Those on the southern bank were scattered by superior numbers. Harward, Colour Sergeant Booth, Corporal Burgess, and 10 men survived the initial assault. Harward ordered Colour Sergeant Booth to retreat up the track towards Luneberg and a deserted farm house 2 miles to the south, and he would ride to Luneberg for reinforcements.

By 6.00am Major Tucker, with as many mounted men as he'd been able to gather, galloped out of Luneberg for Meyer's Drift, followed by 2 Companies of Infantry.

Colour Sergeant Booth had held his men together. On several occasions they'd been assaulted by Mbelini and his warriors but by standing together and firing steadily, they'd driven each assault off. By the time Tucker's mounted force reached them, 4 of his men were dead and Mbelini and his warriors had fled.

As the mounted force rode into the camp at Meyer's Drift they were stunned into silence. 80 of Moriarty's force lay dead and disembowelled and all the wagons had been looted. Mbelini's force had taken with them the ammunition and supplies to join the abaQulusi at Hlobane Mountain, from where he'd advise Cetshwayo of his successful assault and that the only British Invasion Force that was still active, was preparing to assault Hlobane.

When Chelmsford heard of this disaster he was furious. Lieutenant Harward was court martialled a year later, accused of abandoning his men and not having laagered the camp. He was acquitted, having put up a strong case in which he pointed out that he only had 2 wagons, therefore could not laager. He was the only man with a horse and had he not ridden for help, the probability was that the whole force would have been slaughtered, not just Moriarty's force on the north bank. Before the court martial convened, Colour Sergeant Booth was awarded the Victoria Cross.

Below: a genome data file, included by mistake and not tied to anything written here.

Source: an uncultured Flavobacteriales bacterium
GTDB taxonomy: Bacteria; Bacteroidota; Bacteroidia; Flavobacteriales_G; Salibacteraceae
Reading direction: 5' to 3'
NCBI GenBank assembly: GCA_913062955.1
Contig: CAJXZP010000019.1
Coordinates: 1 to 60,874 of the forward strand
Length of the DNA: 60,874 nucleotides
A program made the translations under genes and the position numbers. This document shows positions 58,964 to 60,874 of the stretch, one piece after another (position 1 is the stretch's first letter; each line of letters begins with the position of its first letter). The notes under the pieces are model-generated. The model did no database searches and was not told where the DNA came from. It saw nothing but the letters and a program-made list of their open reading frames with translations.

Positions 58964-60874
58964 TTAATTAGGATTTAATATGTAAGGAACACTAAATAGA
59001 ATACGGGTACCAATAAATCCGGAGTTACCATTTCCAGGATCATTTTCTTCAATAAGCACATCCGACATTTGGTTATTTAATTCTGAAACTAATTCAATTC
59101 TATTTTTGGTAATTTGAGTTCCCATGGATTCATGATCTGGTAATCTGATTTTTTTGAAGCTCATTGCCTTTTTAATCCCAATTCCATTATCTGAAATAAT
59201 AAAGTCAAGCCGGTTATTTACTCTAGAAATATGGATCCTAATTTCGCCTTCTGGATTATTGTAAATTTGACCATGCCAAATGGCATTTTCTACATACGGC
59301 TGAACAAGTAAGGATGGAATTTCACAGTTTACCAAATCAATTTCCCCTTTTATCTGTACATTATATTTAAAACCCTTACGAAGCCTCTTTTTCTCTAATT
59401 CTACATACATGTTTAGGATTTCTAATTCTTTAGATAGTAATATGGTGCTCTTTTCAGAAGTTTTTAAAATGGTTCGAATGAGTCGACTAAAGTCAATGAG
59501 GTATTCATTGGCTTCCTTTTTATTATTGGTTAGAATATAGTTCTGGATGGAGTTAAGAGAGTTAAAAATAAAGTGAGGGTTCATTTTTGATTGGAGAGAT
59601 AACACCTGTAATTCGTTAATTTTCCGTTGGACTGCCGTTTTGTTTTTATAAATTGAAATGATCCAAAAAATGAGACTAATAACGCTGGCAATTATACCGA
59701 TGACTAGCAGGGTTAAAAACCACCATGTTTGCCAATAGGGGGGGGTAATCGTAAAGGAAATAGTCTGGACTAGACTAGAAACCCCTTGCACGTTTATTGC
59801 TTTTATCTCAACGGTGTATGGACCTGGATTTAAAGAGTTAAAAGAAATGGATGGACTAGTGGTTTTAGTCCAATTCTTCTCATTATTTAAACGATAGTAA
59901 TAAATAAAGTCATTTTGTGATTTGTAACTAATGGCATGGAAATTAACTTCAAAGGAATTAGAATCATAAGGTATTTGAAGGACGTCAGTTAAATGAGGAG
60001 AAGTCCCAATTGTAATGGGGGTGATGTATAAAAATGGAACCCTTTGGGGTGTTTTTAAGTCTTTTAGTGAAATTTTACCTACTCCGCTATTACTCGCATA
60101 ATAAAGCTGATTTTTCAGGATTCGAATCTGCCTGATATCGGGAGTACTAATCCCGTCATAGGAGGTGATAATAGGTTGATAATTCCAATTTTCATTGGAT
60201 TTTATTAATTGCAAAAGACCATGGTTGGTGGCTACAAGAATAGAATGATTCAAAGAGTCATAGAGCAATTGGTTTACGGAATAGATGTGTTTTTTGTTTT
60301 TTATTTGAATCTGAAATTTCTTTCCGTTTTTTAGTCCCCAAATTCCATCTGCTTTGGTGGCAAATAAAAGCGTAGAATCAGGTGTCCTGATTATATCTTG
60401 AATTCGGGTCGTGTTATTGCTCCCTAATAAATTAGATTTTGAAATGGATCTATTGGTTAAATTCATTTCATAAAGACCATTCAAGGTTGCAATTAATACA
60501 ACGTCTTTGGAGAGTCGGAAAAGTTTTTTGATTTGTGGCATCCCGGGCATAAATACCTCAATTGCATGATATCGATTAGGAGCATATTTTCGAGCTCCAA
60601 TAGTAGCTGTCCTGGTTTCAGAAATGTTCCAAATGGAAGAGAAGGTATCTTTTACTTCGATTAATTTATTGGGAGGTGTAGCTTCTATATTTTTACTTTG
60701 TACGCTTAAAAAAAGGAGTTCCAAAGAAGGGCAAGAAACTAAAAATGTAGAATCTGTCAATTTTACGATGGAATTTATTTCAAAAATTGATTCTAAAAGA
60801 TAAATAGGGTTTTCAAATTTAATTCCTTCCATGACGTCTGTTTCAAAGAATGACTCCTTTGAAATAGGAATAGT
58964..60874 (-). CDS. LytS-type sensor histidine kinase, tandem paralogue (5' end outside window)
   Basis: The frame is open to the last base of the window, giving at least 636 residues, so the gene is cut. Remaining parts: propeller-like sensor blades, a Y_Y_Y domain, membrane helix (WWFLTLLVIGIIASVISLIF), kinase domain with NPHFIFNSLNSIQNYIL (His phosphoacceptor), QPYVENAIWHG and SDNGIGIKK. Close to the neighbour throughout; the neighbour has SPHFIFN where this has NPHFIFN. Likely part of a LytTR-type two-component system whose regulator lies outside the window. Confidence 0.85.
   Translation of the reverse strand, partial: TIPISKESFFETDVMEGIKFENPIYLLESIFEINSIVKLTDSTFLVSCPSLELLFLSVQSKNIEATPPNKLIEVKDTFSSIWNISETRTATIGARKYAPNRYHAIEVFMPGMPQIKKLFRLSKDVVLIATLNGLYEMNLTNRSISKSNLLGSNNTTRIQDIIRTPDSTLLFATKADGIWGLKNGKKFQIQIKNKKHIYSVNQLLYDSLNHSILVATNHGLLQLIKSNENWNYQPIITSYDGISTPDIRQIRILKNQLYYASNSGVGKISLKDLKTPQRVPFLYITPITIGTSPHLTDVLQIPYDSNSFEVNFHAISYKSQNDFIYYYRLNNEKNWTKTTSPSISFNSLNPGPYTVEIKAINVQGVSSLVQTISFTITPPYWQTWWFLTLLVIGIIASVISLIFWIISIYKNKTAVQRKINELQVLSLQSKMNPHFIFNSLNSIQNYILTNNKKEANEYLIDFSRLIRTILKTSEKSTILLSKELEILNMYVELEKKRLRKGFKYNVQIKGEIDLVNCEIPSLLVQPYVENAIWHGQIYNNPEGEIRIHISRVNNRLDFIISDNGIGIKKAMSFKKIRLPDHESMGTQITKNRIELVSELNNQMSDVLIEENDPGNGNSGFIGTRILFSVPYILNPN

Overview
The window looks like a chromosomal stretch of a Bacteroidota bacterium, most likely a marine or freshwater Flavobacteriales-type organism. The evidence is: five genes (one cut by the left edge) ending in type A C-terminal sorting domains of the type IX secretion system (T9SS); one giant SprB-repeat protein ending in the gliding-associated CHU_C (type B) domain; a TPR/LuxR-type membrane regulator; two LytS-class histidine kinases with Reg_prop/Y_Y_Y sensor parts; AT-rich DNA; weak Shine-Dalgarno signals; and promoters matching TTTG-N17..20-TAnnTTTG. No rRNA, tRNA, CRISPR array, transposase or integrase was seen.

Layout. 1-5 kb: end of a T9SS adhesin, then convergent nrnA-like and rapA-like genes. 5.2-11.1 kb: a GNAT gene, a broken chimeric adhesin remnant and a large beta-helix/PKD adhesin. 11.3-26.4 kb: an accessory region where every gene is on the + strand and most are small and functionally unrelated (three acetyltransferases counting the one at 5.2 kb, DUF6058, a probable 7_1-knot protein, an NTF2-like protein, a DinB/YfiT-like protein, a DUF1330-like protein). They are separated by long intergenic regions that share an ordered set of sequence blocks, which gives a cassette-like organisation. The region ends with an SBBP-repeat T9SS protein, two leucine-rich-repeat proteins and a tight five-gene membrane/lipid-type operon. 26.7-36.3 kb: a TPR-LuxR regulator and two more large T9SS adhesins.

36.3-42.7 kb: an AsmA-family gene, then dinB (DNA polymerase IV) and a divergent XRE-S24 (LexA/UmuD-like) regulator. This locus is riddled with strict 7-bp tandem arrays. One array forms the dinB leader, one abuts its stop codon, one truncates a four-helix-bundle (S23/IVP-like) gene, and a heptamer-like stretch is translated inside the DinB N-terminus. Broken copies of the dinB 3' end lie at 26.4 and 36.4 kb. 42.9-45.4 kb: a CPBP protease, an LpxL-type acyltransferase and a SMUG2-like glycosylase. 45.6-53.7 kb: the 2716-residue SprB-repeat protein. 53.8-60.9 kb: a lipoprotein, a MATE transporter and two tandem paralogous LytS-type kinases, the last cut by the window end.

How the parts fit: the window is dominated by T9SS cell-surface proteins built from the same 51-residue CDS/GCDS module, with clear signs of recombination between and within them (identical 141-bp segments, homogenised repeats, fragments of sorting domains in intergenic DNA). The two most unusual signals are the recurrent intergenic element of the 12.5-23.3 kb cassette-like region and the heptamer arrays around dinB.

When General Sir Garnet Wolseley learnt of Harward's acquittal, he refused to condone the findings, and stated Had I accepted the verdict it would have been a tacit acknowledgement that I concurred in what appears to me a monstrous theory, viz, that a regimental officer, who is the only officer present with a party of soldiers actually and seriously engaged with the enemy, can, under any pretext whatever, be justified in deserting them, and by so doing, leaving them to their fate. The more helpless a position in which an officer finds his men, the more it is his bounden duty to stay and share their fortune, whether for good or ill. It is because the British officer has always done so that he possesses the influence he does in the ranks of our army. The soldier has learnt to feel, that come what may, he can in the direst moment of danger look with implicit faith to his officer, knowing that he will never desert him under any possible circumstances. And went on to say It is to this faith of the British soldier in his officers that we owe most of the gallant deeds recorded in our military annals, and it is because the verdict of this court martial strikes at the root of this faith, that I feel it necessary to mark officially, my emphatic dissent from the theory upon which the verdict has been found.

Harsh words, but words similar to those he would use when he learnt that staff and transport officers who had survived the Battle of ISandlwana by leaving the field early, had later claimed that they had no command and could therefore save themselves. Lieutenant Harward had however returned to duty.

The Duke of Cambridge approved of Wolseley's comments and ordered the findings and Wolseley's comments to be read at the head of every regiment in Her Majesty's service.

Rob Gerrard FRGS, the resident historian at ISandlwana Lodge, relates these events of all the battles of the Anglo Zulu War with passion and knowledge as if he had been there. Battles themselves have limited interest, but he brings the characters involved on both sides to life and relating information found in trunks and archives, his audience is spell-bound.

Next Month The Battle of Hlobane

Copyright © Robert J. Gerrard 2003